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Where’s the Safest Seat in an Airplane?

Safest Seat

When it comes to choosing your seat on a flight, there’s so much to consider. For some, the aisle is an essential part of the plane, while others might prefer the window seat with a view. Other factors can make you feel comfortable during the trip– legroom is important, and sitting over the wing or front of the plane can be preferable instead of at the back. There are many things to compare when deciding where to sit on a flight.

The pros and cons of different locations

Those uncomfortable window seats you see on planes don’t always offer the best view. There are also rear-mounted engine seats, which can get noisy and give you less chance of surviving if there’s a crash. We want to tell you about the safest seats on an airliner and what they’ve got going for them.

It’s true that sitting in the back of the plane helps you avoid being crushed by a wing. However, there are lots of other factors to consider, including where might the impact hit, and what part of the plane took the most damage. With that said, let’s take a closer look at how these factors add up.

The air disaster that took place in Tenerife of March 27, 1977

Let’s first take a look at some of the facts and figures concerning the 1977 Tenerife disaster, a KLM Boeing 747 colliding with a taxiing Pan Am Boeing 747 while taking off. This tragedy saw a total of 234 passengers and 14 crew members killed in this devastating air collision.

This shows that survival hinges on more than just what position you sit in. Rather, the likelihood of surviving is more related to your position within the plane rather than spatial location. This reinforces the idea that fire accidents related to moving vehicles are incredibly survivable as long as you’re in front of the fire.

The numbers don’t lie

Time Magazine cited a study done by the Federal Aviation Authority, examining accidents and deaths between 1985 and 2020. According to that report, the worst place to sit on a plane is in the middle of the cabin. The seats in the center had a 39% fatality rate while the front third had 38% and seats in the back third had 32%.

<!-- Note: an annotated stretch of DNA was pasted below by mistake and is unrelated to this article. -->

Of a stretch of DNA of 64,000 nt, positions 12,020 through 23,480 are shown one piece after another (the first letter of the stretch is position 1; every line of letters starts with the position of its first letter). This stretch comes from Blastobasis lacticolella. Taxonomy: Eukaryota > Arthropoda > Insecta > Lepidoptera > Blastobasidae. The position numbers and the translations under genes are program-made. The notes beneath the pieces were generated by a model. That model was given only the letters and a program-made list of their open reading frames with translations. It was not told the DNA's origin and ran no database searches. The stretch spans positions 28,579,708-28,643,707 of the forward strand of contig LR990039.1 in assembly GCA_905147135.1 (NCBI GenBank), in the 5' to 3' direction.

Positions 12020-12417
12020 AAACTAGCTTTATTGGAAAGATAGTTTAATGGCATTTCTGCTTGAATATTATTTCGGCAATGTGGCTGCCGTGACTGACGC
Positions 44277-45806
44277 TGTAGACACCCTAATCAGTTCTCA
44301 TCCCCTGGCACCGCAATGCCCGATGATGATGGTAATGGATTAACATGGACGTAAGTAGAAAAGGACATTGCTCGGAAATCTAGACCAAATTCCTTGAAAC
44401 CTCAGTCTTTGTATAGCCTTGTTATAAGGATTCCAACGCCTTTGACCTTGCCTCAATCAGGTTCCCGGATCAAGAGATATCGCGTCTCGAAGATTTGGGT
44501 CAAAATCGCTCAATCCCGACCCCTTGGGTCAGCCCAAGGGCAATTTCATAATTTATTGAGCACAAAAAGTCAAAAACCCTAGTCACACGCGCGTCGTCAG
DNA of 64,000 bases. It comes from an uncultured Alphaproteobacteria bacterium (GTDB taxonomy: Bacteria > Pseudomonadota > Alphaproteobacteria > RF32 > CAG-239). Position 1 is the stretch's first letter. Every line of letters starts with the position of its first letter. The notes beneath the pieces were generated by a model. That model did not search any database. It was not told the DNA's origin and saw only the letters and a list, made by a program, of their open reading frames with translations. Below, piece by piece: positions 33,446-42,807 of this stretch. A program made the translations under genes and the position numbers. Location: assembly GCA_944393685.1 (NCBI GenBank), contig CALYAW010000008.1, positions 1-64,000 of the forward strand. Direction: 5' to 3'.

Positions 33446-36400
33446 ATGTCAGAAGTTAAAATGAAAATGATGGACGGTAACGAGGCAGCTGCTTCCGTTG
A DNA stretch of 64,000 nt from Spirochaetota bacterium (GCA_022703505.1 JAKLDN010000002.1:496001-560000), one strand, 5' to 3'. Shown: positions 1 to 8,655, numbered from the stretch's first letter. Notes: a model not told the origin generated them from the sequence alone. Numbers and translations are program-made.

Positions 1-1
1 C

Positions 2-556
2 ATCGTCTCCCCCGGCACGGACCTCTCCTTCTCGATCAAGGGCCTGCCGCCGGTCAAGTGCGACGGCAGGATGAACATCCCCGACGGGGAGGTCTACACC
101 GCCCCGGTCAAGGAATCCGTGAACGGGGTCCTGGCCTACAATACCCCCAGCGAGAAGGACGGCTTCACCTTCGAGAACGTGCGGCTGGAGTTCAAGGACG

In order to survive in a plane crash, the data pointed towards the middle seats in the rear by far having the best chance at being alive. While there was some success on one side of the aisle and one seat on the other, 44% of passengers died on those seats.

Other research has indicated that those who have the best chances of escaping a crash are those whose escape starts with one of the emergency escape exits, like window seats or aisle seats. This study was conducted following a crash.

The consequences that an aircraft crash can have can depend on the specific circumstances. To determine what will happen during a crash, one would have to consider where the plane takes the brunt of the impact and how far away from the nose or tail.

The odds of dying in a plane crash are 1 in 8,000, but when compared to road traffic accidents the odds for flying are 1 in 2.50. All-in-all, flying can still be considered one of the safest forms of transport there is today.

Running into a wall to test how much you can handle

In April 2012, a group of Mexican scientists intentionally crashed a Boeing 727 for research. The purpose of their experiment was sinister, with they wanted to examine which parts of the plane have the highest survival rate during an aircraft crash. Their findings showed that those at the front face the greatest risk, with it decreasing as you travel further back.

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